Portland developers are stepping forward to finance a campaign against a citywide referendum that would make it easier for citizens to protect views of the waterfront and historic buildings, among others.

Opponents collected five times as much as supporters in the campaign for Question 2 on Portland’s Nov. 3. ballot, according to quarterly campaign finance reports for the period July 1 to Sept. 30.

The Portland’s Future Political Action Committee, which opposes the referendum, raised nearly $49,900 compared to the $11,300 raised by the Save the Soul of Portland PAC, which drafted a citywide ordinance designed to prevent buildings from obstructing the view along upper Fore Street.

The ordinance responds to the planned redevelopment of the former Portland Co. complex at 58 Fore Street. The City Council granted a zone change that allowed the developer, CPB2, LLC, to offer a variety of uses on a 10-acre waterfront parcel, including a row of two- to three-story houses along upper Fore Street.

Area residents, some of whom own homes with water views over the development site, initiated the referendum after failing to convince the council to cap building heights and preserve their view of Portland Harbor.

The proposed ordinance would require developers to submit site plans when seeking a zone change — something CPB2 was not required to do. It would establish a scenic protection overlay zone over the former Portland Co. property, preventing any structure for breaching Fore Street. It would also establish a 13-member task force that would identify other distinctive views that should be protected, while allowing an affected property owner or 20 residents to petition the city for an overlay zone.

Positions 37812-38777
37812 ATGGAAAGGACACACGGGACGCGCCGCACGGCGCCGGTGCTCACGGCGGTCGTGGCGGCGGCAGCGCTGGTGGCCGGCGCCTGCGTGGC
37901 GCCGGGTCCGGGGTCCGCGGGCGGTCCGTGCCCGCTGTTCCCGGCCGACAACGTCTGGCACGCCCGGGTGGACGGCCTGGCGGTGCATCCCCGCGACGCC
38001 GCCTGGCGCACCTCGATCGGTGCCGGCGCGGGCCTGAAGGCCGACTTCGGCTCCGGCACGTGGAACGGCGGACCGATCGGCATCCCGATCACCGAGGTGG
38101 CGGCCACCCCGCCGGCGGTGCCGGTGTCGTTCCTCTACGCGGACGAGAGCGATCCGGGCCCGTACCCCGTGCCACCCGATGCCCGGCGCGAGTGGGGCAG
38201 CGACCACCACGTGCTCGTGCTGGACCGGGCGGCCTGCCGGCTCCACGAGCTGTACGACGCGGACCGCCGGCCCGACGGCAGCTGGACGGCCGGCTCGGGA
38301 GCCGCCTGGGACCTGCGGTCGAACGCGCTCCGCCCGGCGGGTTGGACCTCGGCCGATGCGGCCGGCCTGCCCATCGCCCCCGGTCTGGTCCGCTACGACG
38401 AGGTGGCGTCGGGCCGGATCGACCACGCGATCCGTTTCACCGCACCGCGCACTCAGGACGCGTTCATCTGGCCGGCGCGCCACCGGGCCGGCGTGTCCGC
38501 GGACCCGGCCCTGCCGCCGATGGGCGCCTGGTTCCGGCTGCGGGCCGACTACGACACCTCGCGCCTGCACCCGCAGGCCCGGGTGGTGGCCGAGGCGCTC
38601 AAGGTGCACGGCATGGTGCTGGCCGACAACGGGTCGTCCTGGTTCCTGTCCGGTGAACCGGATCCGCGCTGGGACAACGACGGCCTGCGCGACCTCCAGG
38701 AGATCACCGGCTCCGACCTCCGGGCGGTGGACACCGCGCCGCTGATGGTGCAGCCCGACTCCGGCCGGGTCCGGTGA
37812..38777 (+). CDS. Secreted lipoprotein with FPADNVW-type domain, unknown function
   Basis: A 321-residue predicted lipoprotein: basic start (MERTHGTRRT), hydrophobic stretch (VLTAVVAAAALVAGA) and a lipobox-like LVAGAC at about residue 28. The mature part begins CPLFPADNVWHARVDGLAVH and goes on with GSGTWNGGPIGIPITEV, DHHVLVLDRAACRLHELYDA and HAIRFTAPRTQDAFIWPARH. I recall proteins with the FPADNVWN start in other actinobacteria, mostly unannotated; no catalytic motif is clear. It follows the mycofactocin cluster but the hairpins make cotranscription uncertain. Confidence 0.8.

Portland’s Future argues that the ordinance is poorly written and would have the unintended consequence of allowing a few people to stop a development from moving forward, while forcing developers to incur additional expense and more uncertainty. But the Soul of Portland says the referendum is needed to increase transparency by requiring developers to disclose their plans up front.

Half of the Portland’s Future PAC contributions have come from CPB2, whose development is explicitly targeted by the referendum. James Brady, a principal in that firm, contributed $500, as did Angie Helton, who is handling public relations for the development. Other developers contributing include Robert C.S. Monks ($10,000), J.B. Brown & Sons ($5,000), Cyrus Hagge ($5,000), and East Brown Cow Management ($1,000).

The group has spent about $32,400, with the largest expenses being $16,000 for public polling and nearly $8,500 for direct mailers.

Soul of Portland, meanwhile, has about 50 donors who gave $50 or under. Major donors include Peter Macomber ($500 in cash plus $1,500 in kind services of postage and supplies); Edwin Chester, who lives at Fore Street and whose wife, Barbara Vestal, helped draft the ordinance, ($4,000); Keep the Soul of Portland ($1,029); Stephanie Drambe of Kellogg Street, ($700); Sherwood Hamil, no address given, $500; and Robert Macomber of King Street, $500.

Other donors were Jeremy Winterstein ($250) and Bonnie Coplon ($250), both of Waterville St.

Supporters have spent nearly $7,000, with their largest expenses being $3,700 to media consultant Savvy Inc. and about $1,700 in printing expenses. The group previously conducted its own polling.

The quarterly reports were not filed without controversy.

Soul of Portland objected to the city when they discovered that the Portland’s Future PAC had not filed their quarterly finance reports on Monday, the legal deadline.

But city officials said they told the Portland’s Future PAC that the next finance report wouldn’t be due until 11 days before the election. City Clerk Katherine Jones said the city recently learned from the state that their interpretation of filing requirements was wrong and that PACs formed before Sept. 30 had to file an October quarterly report.

Jones said the Portland’s Future PAC will be allowed to file a report without penalty, which they did on Wednesday afternoon.